Editors' Note: Guest blogger Kara Suffredini is the Executive Director of MassEquality. She is a seasoned LGBT movement veteran and has extensive background advancing laws that promote justice and fairness.
So much has changed in Massachusetts since the early 1990s when the hot-button LGBT issue was whether or not organizers of the annual St. Patrick's Day Parade would permit openly LGBT people to march.
Much of this change is evident in South Boston, where the parade is held.
Nineteen years ago, when members of the Irish-American Gay, Lesbian and Bisexual Group of Boston (GLIB) marched in the 1992 parade (thanks to permission granted via court order after parade organizers turned them down), Southie residents spit on the marchers and doused them with beer; many of them wore sweatshirts with the slogan "90 Years Without the Queers: South Boston Parade" across the front as they did so. And anti-gay sentiment was so intense that sharpshooters from the Boston Police Department were deployed on rooftops along the route to protect those marching behind the GLIB banner.
Today, South Boston is home to hundreds of LGBT people, families, and businesses, including Bay Windows, the region's longest-serving LGBT newspaper. Meanwhile, the LGBT community has moved on to other battles: winning the right to marry, ensuring protections for the transgender community, and flexing its political muscle by consistently electing a pro-LGBT supermajority in the Massachusetts Legislature.
But here's what hasn't changed: openly LGBT people still can't march in the St. Patrick's Day Parade.
This year, a second parade, called the South Boston St. Patrick's Day Peace Parade organized by Veterans for Peace (who were rejected from participating in the original parade on the grounds that the group is too political) will be permitted to march a mile behind the first parade. At least one openly LGBT group will be participating.
You won't find MassEquality there. Although we appreciate that there will be a parade that is inclusive of openly LGBT people, MassEquality's mission is and has always been to ensure full inclusion of LGBT people in all of the Commonwealth's civic, cultural, and political celebrations. That includes the annual St. Patrick's Day Parade. We don't want a separate parade. We are a valuable part of the Commonwealth's social, cultural and political fabric, and we want to celebrate in the same parade as everyone else.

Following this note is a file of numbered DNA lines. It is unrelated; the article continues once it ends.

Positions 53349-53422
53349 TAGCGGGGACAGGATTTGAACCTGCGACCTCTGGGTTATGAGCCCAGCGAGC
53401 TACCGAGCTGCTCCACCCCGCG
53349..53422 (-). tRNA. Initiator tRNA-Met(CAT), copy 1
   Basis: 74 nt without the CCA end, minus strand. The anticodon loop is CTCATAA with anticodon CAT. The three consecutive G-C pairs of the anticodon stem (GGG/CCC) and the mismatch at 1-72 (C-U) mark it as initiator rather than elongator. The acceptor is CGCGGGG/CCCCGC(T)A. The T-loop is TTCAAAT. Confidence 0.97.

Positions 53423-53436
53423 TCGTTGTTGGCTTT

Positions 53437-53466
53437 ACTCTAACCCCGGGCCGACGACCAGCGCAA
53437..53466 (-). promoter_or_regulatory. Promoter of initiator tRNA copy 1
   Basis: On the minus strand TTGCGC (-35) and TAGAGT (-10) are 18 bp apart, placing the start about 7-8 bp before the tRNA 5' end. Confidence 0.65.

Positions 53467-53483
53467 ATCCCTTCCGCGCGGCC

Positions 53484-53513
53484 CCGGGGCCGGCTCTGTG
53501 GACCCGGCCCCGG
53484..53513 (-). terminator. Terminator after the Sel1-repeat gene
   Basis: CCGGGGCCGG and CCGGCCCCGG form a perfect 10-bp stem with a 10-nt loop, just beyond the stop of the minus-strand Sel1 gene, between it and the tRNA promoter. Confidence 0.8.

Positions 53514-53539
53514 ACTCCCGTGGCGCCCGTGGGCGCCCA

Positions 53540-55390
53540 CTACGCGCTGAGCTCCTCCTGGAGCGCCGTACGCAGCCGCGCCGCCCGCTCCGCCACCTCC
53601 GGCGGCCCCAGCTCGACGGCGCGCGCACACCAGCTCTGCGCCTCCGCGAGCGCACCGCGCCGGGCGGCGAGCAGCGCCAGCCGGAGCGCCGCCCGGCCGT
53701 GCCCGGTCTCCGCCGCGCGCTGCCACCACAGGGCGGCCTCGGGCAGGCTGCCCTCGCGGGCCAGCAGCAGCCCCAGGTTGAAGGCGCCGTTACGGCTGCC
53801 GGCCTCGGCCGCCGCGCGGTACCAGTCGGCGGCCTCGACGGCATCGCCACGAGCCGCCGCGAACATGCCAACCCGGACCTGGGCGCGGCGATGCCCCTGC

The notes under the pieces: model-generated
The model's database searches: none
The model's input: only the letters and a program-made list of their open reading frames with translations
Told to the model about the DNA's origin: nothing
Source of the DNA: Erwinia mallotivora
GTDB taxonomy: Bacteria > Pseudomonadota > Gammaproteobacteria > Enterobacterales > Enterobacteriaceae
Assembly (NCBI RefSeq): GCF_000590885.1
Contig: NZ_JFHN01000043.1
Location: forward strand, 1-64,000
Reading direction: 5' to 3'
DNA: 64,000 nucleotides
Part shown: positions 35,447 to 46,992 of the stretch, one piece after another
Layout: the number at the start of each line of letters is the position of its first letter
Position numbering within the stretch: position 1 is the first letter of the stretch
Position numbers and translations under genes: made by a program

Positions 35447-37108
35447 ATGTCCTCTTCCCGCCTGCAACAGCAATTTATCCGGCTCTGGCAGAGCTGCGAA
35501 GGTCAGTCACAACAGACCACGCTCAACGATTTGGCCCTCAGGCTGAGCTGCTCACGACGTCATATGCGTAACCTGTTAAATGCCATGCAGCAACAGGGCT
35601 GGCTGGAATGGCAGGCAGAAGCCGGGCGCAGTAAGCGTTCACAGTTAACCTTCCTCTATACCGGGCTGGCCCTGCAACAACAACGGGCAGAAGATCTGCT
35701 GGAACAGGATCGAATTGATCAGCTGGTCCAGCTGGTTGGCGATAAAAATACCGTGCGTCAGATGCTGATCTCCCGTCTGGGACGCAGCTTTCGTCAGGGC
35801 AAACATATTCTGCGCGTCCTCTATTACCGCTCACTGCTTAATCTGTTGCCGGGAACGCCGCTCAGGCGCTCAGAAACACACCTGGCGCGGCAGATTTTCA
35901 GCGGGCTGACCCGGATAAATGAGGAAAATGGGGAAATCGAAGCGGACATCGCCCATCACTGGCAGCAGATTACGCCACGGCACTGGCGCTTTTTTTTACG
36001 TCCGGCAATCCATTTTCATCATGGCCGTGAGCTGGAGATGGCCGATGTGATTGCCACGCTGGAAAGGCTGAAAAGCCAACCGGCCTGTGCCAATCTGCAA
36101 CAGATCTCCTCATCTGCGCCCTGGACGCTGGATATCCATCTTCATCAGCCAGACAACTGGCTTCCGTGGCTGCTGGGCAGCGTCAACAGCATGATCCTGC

Yes, we know that LGBT people already participate in the St. Patrick's Day Parade, though it's done with a wink and a nod. (How else to describe the spectacle a few years ago of a Kelly green Duck Boat full of, um, sporty gals in football jerseys and baseball caps?) But ending our second-class citizenship requires us to educate, advocate, and agitate for full participation.
This isn't just a political disagreement. It's personal. Given my Southie roots (my Irish-American mother was born and raised there), I find it deeply hurtful that I'm not allowed to participate in the parade as my whole self: proudly Irish, Catholic, and, yes, proudly queer.
MassEquality applied to march this year, but was told that we had missed the application deadline. We'll apply next year. Meanwhile, we'll be working to ensure that every lesbian, gay, bisexual and transgender person in Massachusetts has equal rights and opportunities from cradle to grave, from the State House to the streets of Southie, from politics to parades. That is what full equality looks like and that is the work left to be done to achieve it.